New York, March 25, 2005—At least one Kyrgyz journalist was hospitalized with injuries and another arrested as police tried to break up the escalating unrest that prompted President Askar Akayev to flee the country this week. The demonstrations, which toppled yet another authoritarian regime in Central Asia, came amid widespread anger over fraud-marred parliamentary elections—and weeks of government censorship, harassment, and obstruction of the press.
The head of the country’s independent Journalists Trade Union, Azamat Kalman, suffered two broken legs on Wednesday after he was beaten by police officers dispersing protests in the capital, Bishkek, and then pushed off a 10-foot-high ledge by Akayev supporters. Kuban Mambetaliyev, head of the Bishkek-based press freedom group Journalists, said Kalman was still hospitalized today but was recovering.
Police also arrested Bolotbek Maripov, a journalist with the newspaper Obshchestveny Reiting (Societal Approval), along with some 20 protesters. He was released on Thursday. The same day, television crews from Moscow-based stations REN-TV and Moskoviya were roughed up and had equipment stolen by looters who did not want to be filmed.
Akayev and his family were in neighboring Kazakhstan today, the Russian news agency Interfax said. The president denied he had resigned, calling the reports “malicious lies,” the ITAR-Tass news agency reported. But clearly he was on the run after protests had swelled over irregularities in parliamentary elections that began in late February.
“Today the situation is OK,” Mambetaliyev said, describing improving security conditions. “Journalists are working and filming and there are a lot of foreign journalists in town.”
State media had been virtually silent on the unrest until Thursday. Senior government officials had preventing journalists at the state-run Kyrgyz National Television & Radio Corporation (KTR) from reporting on rallies protesting the conduct of the vote, according to local and international press reports.
As opposition activists stormed government buildings on Thursday, Kyrgyz state television broadcast nature programs. Two journalists and one opposition leader did appear on a state television news program later Thursday, urging calm and saying they would start reporting on events because KTR management had fled during the protests.
To that point, the failure of the state broadcaster to report on the demonstrations had angered protesters, who attacked KTR journalists in turn. “During the demonstrations and disturbances in the south, the [protesters] simply drove away the KTR journalists, breaking their expensive digital cameras,” said Ernis Mamyrkanov, head of the non-governmental Osh Media Center, according to the London-based Institute for War & Peace Reporting.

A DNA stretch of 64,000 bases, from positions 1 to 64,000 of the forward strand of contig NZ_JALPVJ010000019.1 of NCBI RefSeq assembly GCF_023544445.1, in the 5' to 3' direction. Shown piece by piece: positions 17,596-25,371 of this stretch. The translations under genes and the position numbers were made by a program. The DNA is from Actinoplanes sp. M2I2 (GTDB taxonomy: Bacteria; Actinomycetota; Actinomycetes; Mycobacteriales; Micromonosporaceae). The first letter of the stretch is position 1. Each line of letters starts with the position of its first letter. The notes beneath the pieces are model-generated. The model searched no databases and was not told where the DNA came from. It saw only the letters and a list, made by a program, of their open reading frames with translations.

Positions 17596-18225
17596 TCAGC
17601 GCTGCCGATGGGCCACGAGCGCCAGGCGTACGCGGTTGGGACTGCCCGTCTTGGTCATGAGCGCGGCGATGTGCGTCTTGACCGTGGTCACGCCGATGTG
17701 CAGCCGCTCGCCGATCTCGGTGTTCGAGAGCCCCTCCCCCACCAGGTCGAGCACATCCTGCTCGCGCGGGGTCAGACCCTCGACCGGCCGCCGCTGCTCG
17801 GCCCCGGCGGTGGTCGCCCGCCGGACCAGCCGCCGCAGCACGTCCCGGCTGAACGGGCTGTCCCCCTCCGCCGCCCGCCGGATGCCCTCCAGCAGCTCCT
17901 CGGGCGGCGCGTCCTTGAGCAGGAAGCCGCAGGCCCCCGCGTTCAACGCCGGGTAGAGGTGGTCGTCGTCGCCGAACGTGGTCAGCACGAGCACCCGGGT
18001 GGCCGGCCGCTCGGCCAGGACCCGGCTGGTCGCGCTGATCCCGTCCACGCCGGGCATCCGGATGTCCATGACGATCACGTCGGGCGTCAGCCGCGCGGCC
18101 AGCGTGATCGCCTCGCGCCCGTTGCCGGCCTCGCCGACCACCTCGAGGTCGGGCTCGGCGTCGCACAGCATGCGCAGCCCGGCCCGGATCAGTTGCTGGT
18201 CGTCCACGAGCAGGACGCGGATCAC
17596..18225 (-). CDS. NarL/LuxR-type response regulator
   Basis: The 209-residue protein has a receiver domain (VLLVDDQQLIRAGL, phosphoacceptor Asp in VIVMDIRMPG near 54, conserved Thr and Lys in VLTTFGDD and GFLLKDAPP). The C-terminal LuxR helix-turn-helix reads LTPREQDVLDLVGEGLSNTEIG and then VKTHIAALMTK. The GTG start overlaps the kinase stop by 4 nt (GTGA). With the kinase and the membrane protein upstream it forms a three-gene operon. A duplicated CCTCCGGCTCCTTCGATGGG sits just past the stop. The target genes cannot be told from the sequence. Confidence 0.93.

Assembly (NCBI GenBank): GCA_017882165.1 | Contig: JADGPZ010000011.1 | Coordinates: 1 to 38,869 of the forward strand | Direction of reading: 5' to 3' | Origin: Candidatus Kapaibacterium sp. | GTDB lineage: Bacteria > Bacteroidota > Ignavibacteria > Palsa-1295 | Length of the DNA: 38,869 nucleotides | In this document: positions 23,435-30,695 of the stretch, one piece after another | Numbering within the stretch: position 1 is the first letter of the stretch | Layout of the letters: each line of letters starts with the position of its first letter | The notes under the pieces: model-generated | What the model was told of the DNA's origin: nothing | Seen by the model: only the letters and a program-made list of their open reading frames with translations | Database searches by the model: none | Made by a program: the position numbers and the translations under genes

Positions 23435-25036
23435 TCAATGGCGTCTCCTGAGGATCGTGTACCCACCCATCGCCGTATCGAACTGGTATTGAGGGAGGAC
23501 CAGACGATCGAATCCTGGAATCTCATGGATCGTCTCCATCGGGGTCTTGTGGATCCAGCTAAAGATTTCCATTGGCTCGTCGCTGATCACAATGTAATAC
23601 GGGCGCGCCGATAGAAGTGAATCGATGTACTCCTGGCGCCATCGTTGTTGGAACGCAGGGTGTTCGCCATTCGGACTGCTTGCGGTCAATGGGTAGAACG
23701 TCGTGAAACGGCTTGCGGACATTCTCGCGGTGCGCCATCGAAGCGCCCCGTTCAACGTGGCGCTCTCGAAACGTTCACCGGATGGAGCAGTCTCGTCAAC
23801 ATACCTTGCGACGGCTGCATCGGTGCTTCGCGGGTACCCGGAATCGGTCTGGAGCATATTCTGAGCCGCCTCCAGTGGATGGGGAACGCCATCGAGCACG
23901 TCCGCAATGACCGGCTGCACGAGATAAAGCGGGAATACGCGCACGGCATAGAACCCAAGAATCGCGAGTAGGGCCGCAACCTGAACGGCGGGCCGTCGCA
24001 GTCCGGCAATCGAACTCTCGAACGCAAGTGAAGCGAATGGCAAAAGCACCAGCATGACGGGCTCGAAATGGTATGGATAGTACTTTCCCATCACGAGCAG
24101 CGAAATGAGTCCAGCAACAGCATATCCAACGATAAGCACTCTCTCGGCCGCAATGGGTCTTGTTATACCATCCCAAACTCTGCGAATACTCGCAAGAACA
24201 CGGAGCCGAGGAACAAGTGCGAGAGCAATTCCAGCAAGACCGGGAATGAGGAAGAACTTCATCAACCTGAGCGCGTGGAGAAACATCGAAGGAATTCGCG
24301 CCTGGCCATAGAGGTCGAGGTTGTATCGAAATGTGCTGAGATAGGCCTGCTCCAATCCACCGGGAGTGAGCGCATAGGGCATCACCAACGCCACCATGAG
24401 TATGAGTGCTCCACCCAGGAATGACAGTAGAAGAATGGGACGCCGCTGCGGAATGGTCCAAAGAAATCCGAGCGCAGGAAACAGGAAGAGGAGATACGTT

On Tuesday, local media reported that some 90 journalists working for KTR sent a letter to managers protesting the censorship. At the same time, government officials obstructed or shuttered sources of independent news, according to local news reports. Mambetaliyev’s group reported that officials at Kyrgyz State National University in Bishkek prevented students from getting copies of the opposition newspaper MSN and that a state printer was refusing to publish the independent newspaper Tribuna (Tribune), which reports on human rights abuses.
A number of independent and opposition news Web sites experienced technical difficulties in recent weeks, raising suspicions that Kyrgyz security agents were blocking reporting on growing anti-government protests, the Moscow-based radio station Ekho Moskvy has reported.
As the 2005 parliamentary and presidential elections approached, Akayev and his allies used restrictive laws and politicized government agencies to crack down on opposition voices and the country’s few remaining independent media outlets. The Central Election Commission amended election law in January to bar foreign media from publishing or broadcasting “agitation” and “election propaganda”—terms it did not define but left open for prosecution.
The move broadened the commission’s ability to restrict election coverage by radio services such as the BBC and the U.S. government–funded Radio Free Europe/Radio Liberty (RFE/RL), as well as by publications such as Moscow’s Moskovsky Komsomolets (The Moscow Komsomol), Argumenty i Fakty (Arguments and Facts), and Rossiiskaya Gazeta (The Russian Gazette).
Government officials filed dozens of politically motivated criminal and civil defamation lawsuits against journalists and media outlets in an effort to silence critics, according to the Bishkek-based Public Association of Journalists. Kyrgyzstan’s obedient courts, whose judges are appointed on the recommendation of the president, consistently convicted journalists of insulting the honor and dignity of government officials. Hefty financial penalties in these cases encouraged widespread self-censorship.
On February 24, a state broadcast regulator shuttered the popular Kyrgyz Service of Radio Free Europe/Radio Liberty, known locally as Radio Azattyk, just three days ahead of the first round of parliamentary voting. The popular station’s national reach and its willingness to criticize government officials made it particularly important to rural audiences who have little other access to independent sources of news, according to local reports.